Ancient Times, a History of the Early World: An Introduction to the Study of Ancient History and the Career of Early Man (Google eBook)

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Ginn, 1916 - History of Medicine, Ancient - 742 pages
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Page 79 - Oryx nome, as far as its southern and northern boundary, preserving its people alive and furnishing its food, so that there was none hungry therein. I gave to the widow as (to) her who had a husband; I did not exalt the great above the small in all that I gave. Then came great Niles, possessors of grain and all things, (but) I did not collect the arrears of the field.
Page 665 - This people has already made its way into every city, and it is not easy to find any place in the habitable world which has not received this nation and in which it has not made its power felt
Page 217 - By the rivers of Babylon There we sat down, yea, we wept, When we remembered Zion. Upon the willows in the midst thereof We hanged up our harps. For there they that led us captive required of us songs, And they that wasted us required of us mirth : ' Sing us one of the songs of Zion.
Page 257 - Driving their herds before them, with their families in rough carts drawn by horses, the rude Greek tribesmen must have looked out upon the fair pastures of Thessaly, the snowy summit of Olympus, and the blue waters of the jEgean not long after 2000 B.
Page 685 - Even the citizen's wages and the prices of the goods he bought or sold were as far as possible fixed for him by the State. The emperor's innumerable officials kept an eye upon even the humblest citizen. They watched the grain dealers, butchers, and bakers, and saw to it that they properly supplied the public and never deserted their occupation. In some cases the State even forced the son to follow the profession of his father.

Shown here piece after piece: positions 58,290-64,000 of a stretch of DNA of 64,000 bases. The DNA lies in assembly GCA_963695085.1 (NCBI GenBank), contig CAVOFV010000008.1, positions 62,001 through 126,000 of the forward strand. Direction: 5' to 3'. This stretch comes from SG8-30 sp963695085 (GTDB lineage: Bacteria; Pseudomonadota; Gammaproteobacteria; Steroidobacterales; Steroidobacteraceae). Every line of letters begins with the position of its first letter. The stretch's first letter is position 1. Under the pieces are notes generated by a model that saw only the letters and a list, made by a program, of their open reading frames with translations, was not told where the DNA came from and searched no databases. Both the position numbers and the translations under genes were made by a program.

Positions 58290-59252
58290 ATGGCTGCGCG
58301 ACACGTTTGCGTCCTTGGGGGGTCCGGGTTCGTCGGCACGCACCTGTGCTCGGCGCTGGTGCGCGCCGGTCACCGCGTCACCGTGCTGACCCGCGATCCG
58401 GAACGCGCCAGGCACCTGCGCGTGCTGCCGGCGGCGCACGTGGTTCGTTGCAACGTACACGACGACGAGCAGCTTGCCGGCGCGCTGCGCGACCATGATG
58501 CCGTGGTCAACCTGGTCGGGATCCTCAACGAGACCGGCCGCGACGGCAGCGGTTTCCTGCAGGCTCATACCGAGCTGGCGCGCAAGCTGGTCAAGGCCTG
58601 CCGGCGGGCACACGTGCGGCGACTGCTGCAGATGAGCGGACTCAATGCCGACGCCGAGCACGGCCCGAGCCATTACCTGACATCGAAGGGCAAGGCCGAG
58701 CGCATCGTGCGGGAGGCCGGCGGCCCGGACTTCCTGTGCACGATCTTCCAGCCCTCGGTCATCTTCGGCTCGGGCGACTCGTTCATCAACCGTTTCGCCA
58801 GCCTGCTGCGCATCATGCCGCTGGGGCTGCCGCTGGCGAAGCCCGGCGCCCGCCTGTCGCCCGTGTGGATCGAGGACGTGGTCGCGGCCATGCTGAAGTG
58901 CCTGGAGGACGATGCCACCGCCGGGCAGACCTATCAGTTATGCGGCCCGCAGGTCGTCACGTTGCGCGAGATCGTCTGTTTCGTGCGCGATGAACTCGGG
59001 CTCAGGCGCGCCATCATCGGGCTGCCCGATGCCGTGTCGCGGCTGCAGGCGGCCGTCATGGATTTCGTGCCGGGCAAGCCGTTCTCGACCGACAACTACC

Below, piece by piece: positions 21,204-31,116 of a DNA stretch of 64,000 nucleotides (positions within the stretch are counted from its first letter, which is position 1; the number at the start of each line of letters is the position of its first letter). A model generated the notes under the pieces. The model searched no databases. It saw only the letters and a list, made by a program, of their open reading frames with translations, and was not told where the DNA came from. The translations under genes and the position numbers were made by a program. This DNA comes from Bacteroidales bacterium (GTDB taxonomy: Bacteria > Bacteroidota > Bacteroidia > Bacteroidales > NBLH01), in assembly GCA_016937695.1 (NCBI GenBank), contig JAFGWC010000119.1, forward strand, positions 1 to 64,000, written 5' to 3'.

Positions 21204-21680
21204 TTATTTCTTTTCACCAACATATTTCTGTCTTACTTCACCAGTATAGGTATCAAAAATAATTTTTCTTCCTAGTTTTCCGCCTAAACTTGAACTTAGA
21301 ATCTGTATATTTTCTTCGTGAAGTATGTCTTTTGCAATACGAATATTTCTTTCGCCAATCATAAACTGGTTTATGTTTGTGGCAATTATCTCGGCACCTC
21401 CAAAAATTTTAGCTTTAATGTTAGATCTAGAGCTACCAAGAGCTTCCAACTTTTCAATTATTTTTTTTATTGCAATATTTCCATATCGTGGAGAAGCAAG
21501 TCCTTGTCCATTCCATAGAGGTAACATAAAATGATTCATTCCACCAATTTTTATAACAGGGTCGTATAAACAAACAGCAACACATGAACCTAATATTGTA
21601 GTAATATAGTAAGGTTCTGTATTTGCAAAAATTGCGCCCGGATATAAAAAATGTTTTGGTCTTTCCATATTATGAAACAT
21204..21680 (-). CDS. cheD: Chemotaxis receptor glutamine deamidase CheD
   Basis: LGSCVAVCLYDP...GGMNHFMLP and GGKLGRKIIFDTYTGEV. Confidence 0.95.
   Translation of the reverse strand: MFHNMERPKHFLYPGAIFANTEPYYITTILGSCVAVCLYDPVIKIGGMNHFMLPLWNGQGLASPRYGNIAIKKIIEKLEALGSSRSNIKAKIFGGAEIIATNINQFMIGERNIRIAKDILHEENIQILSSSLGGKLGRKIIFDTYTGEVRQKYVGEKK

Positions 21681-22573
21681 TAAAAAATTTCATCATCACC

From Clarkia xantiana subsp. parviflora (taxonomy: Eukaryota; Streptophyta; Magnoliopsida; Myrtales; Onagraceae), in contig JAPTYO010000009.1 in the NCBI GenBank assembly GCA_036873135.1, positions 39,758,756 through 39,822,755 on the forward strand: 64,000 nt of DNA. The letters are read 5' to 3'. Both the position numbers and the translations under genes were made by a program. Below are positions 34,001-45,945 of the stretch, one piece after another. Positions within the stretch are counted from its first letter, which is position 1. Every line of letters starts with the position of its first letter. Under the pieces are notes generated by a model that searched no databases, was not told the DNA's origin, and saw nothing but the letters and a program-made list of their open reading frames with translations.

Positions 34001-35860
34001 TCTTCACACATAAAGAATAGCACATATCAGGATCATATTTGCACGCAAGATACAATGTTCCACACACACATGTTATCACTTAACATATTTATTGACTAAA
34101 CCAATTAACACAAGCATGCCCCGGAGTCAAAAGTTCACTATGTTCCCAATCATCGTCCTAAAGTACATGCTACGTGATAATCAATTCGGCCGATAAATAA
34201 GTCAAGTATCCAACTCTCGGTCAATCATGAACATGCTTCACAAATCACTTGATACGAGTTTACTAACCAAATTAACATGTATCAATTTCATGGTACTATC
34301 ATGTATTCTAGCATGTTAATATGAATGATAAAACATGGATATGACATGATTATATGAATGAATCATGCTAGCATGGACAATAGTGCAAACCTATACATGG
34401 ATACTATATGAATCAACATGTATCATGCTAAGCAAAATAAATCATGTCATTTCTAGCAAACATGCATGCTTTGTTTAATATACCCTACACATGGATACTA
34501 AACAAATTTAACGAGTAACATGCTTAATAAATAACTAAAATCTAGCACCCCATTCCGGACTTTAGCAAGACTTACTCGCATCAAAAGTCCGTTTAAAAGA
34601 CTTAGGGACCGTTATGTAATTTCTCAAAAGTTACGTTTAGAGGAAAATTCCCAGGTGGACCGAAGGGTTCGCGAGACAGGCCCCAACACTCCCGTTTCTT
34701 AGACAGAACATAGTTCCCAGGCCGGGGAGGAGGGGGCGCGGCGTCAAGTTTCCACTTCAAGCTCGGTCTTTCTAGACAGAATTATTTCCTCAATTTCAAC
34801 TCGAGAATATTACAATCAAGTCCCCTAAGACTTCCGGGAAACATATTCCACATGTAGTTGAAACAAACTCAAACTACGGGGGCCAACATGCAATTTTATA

Page 49 - The invention of writing and of a convenient system of records on paper has had a greater influence in uplifting the human race than any other intellectual achievement in the career of man. It was more important than all the battles ever fought...
Page 133 - The secretary draws a reed stylus from a leather holder at his girdle, and quickly covers the small clay tablet with its lines of wedge groups. The writer then sprinkles over the soft wet tablet a handful of dry powdered clay. This is to prevent the clay envelope, which he now deftly wraps about the letter, from adhering to the written surface. On this soft clay envelope he writes the address and sends the letter out to be put into the furnace and baked.
Page 227 - Europe or neighboring Asia. Thus at the dawn of history, barbarian Europe looked across the Mediterranean to the great civilization of the Nile, as our own North American Indians fixed their wondering eyes on the first Europeans who landed in America, and listened to like strange tales of great and distant peoples.
Page 164 - Nineveh he planted strange trees and plants from all quarters of his great empire. Among them were cotton trees, of which he says, " The trees that bore wool they clipped and they carded it for garments." These cotton trees came from India. We thus see appearing for the first time in the ancient world the cotton which now furnishes so large a part of our own national wealth.
Page 636 - They altered the narrow city-\aw of Rome so that it might meet the needs of the whole Empire. In spirit these laws were fair, just, and humane, and did much to unify the peoples of the Mediterranean world into a single nation: for...

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